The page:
This ability to visually recognize writhing in another larva may be some form of cooperative behaviour, potentially to disentangle a trapped larva or help remove an externally attached parasitic egg7,8. It may also represent opportunistic attraction to a source of food. This writhing motion is distinct from the previously described ‘rolling’ behaviour in which a kink is maintained along the larval axis and it still occurs in painless mutants7. Larvae are known to be attracted to burrowing larvae that make a circular motion with their posterior abdomen, not too different to the writhing reported here3. This previously described behaviour was proposed to be olfactory in nature when in fact it could also be visual.
Two potential mechanisms allowing complex visual discrimination by simple photoreceptors are the compilation of a scanned image obtained from moving photoreceptors and the detection of moving objects in a pattern encoded by changing signals from fixed photoreceptors. In the former, the photoreceptors’ two-dimensional position would have to be encoded along with the light detected and compiled over visual sweeps. Indeed, head sweeps have been reported in insect larvae that are thought to be compiling an image2 and fly larvae do conduct head sweeps when navigating9. The likely site of higher visual–spatial integration in adult flies10, the central complex, is present in larvae11. In addition, larval photoreceptors do project to the optic neuropil in a topographic manner12. A second approach might measure how input changes over time in a spatially fixed photoreceptor. In this scenario, the relatively slow-moving larvae can be considered as spatially fixed and thus integrating over time. A writhing larva might have just the right temporal signature of signal change to allow discrimination. Future experiments that look at both the role and timing of head movements should discriminate between these possibilities and may yield more information about how visual cues regulate behaviour.
A small spot of superglue was placed on a 100-mm Petri dish lid and 4 °C cooled larvae were held on their ventral posterior side to the glue. Three larvae were placed for each spot. A water-dampened Kimwipe was placed in the base of the dish upon which was placed one foraging third instar larva that was selected from a large social group in the yeast of a standard Drosophila egg plate. The crawling larva was imaged under ambient room lighting with an iSight camera and recorded using Photobooth for 30 min. The resultant QuickTime movie was imported into ImageJ, 50-fold reduced in number of frames, first-frame subtracted from all others and z-stacked to yield a final trace. For cumulative plots in Fig. 1, Supplementary Fig. S1 and Fig. 3, larval position was determined every 30 s using Manual Tracker in ImageJ and registered using the central drop-off point and the larval target that is 2.5 cm left of centre. Experiments in which larvae spent more than 10 min in one spot, usually owing to injury during transfer, were not considered. Crossovers and time spent per 1/2 cm2 was determined using Microsoft Excel and plotted using R (The R Foundation for Statistical Programming). For crossing analysis in Figs 2 and 4, a 1 cm square was placed over the target and entries into the square counted. Dark assays were conducted in a darkroom, and the crawling larva was imaged by a 2001CIH Colour CCD Infrared Weatherproof Bullet Camera illuminated with the LED array of a second identical camera. Putty the size of a tethered larva was used in the dark experiments to mark the spots where live larvae were previously tethered. The putty was placed in an inverted ‘upper’ orientation as described in Fig. 2. For the video target assay, a QuickTime movie (Supplementary Movie 11, 48 × 42 pixels) was played on a horizontally placed iPad 1 and the crossover assay was conducted above it. The minimum approach distance is about 3 mm. In preliminary experiments with a movie played on an LCD computer monitor, we also found attraction to a control white spot owing to local alterations in temperature on the monitor screen, which was not true for the iPad 1.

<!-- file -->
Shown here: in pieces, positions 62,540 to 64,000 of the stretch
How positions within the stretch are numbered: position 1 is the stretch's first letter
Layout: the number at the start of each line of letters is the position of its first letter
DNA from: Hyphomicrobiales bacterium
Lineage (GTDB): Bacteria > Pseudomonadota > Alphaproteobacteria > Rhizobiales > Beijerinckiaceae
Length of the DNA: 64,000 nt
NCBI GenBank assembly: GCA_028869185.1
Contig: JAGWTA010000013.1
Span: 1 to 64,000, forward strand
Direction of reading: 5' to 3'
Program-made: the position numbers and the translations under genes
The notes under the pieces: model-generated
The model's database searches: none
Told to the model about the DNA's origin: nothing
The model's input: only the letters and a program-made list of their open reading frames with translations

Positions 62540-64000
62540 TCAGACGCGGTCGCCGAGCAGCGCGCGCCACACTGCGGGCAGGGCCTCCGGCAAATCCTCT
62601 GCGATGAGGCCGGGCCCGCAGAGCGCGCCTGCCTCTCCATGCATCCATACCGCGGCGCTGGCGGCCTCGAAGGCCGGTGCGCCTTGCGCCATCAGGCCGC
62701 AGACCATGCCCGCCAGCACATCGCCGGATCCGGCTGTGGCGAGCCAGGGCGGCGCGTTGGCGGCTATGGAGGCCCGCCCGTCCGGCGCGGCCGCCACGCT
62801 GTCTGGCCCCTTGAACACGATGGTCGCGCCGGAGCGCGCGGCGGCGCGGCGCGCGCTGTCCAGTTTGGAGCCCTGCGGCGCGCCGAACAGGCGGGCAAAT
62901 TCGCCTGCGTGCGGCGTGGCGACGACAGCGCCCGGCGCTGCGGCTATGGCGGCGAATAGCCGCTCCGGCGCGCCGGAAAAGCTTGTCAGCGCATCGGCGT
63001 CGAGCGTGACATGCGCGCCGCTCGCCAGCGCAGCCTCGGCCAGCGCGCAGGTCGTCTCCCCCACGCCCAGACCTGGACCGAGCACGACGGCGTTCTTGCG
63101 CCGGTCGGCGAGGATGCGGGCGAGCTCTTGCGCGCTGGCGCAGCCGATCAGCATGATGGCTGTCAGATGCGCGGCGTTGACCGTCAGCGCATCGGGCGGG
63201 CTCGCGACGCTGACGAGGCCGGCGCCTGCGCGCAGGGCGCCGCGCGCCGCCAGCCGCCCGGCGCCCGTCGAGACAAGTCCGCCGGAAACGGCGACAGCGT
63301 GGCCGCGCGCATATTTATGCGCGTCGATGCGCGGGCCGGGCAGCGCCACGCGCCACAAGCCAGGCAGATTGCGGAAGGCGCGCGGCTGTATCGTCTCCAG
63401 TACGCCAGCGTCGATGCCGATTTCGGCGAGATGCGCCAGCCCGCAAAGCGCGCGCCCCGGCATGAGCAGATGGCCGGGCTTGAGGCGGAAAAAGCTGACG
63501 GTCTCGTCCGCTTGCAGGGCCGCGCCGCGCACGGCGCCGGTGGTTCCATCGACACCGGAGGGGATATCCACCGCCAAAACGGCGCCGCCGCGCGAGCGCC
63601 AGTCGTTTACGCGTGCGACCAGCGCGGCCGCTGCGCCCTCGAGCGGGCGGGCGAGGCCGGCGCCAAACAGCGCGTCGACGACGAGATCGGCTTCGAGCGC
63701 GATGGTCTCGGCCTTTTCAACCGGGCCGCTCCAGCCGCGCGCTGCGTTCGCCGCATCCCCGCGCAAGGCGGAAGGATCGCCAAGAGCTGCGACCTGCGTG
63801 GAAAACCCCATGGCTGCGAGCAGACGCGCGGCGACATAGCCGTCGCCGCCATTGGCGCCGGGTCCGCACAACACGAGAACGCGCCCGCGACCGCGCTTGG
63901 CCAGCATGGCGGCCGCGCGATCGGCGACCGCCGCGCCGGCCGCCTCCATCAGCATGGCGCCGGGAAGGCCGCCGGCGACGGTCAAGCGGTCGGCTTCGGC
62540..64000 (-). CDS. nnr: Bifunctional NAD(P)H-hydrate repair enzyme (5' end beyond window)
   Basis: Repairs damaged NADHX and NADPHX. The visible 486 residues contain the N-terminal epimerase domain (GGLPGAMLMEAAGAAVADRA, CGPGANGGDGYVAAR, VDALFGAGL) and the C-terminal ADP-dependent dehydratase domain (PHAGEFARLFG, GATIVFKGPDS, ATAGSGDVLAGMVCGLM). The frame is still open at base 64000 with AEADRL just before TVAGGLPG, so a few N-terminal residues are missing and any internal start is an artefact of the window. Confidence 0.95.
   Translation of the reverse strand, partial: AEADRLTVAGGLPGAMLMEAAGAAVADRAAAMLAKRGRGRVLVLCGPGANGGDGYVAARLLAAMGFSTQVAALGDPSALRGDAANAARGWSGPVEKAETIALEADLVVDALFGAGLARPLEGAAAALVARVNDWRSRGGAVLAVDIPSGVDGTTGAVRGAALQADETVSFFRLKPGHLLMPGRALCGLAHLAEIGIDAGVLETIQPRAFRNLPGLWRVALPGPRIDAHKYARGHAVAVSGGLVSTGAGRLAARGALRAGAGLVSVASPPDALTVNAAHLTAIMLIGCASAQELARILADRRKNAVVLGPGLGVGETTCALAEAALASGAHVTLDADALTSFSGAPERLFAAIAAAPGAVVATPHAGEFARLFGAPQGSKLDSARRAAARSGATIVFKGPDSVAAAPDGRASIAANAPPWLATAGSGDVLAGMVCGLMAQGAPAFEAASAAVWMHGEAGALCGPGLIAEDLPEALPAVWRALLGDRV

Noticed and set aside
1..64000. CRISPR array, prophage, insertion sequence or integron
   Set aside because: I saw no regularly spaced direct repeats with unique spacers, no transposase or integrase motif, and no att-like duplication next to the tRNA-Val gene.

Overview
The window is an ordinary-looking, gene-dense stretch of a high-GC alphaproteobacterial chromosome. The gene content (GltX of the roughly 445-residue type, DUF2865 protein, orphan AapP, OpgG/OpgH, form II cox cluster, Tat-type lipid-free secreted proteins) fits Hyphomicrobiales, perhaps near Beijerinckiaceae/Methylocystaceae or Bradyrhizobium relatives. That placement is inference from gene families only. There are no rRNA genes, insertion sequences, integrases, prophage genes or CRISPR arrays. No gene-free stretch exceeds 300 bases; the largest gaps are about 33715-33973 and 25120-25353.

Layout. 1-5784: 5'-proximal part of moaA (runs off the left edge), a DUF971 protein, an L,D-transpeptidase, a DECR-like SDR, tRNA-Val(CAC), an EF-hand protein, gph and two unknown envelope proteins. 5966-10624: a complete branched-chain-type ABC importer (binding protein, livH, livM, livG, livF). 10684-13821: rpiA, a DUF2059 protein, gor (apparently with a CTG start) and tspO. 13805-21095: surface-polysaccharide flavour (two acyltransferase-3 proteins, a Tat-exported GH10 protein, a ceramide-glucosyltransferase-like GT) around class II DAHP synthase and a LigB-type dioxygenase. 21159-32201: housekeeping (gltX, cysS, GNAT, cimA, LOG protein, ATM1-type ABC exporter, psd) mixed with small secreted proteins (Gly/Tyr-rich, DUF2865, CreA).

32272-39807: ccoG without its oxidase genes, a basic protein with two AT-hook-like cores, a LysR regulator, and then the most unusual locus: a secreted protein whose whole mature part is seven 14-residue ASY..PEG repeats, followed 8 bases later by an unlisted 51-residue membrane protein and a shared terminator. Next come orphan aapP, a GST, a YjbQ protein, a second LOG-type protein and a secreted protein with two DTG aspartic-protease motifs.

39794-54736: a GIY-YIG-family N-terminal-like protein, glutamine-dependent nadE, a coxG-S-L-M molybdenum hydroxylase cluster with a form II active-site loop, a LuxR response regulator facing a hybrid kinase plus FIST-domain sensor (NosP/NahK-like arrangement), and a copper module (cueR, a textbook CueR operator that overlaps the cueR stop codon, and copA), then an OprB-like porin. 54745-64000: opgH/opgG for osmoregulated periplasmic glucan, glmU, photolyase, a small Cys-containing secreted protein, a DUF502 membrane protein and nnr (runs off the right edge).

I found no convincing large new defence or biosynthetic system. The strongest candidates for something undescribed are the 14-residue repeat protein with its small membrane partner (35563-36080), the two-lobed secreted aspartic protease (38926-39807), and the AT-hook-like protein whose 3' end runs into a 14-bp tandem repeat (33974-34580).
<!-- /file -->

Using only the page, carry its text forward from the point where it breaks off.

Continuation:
How to cite this article: Justice, E.D. et al. The simple fly larval visual system can process complex images. Nat. Commun. 3:1156 doi: 10.1038/ncomms2174 (2012).
We thank Bloomington Stock Centre and T. Mackay for providing fly stocks; C. Deppmann, J. Hirsh and M. Kawasaki for reading and commenting on the manuscript; and J. Hirsh for providing equipment and technical help with the dark experiments. Fly strains were obtained from Bloomington Stock Centre (NSF Grant No. DBI-0841154). This work was supported by NSF grants CRCNS 1010333, ABI 1062433 and the University of Virginia.
Writhing motion of Drosophila third instar foraging larva with plastic attached.
Attracting and co-writhing of Drosophila third instar foraging larva with plastic attached.
Drosophila larva crossovers for a glued plastic target in correct orientation.
Drosophila larva crossovers for yeast targets in correct orientation.
Drosophila larva crossovers for live larval targets in correct orientation.
Drosophila larva crossovers for dead larval targets in correct orientation.
Drosophila larva crossovers for live larval targets in inverted upper orientation.
Drosophila larva crossovers for a blank target in correct-dark orientation.
Drosophila larva crossovers for yeast targets in correct-dark orientation.
Drosophila larva crossovers for live larval targets in correct-dark orientation.
Attractant movie of tethered Drosophila larvae for video target assay.
Attractant movie of tethered Drosophila larvae played at 30Hz.
Attractant movie of tethered Drosophila larvae played at 0.1Hz.
About this article
Nature Communications (2013)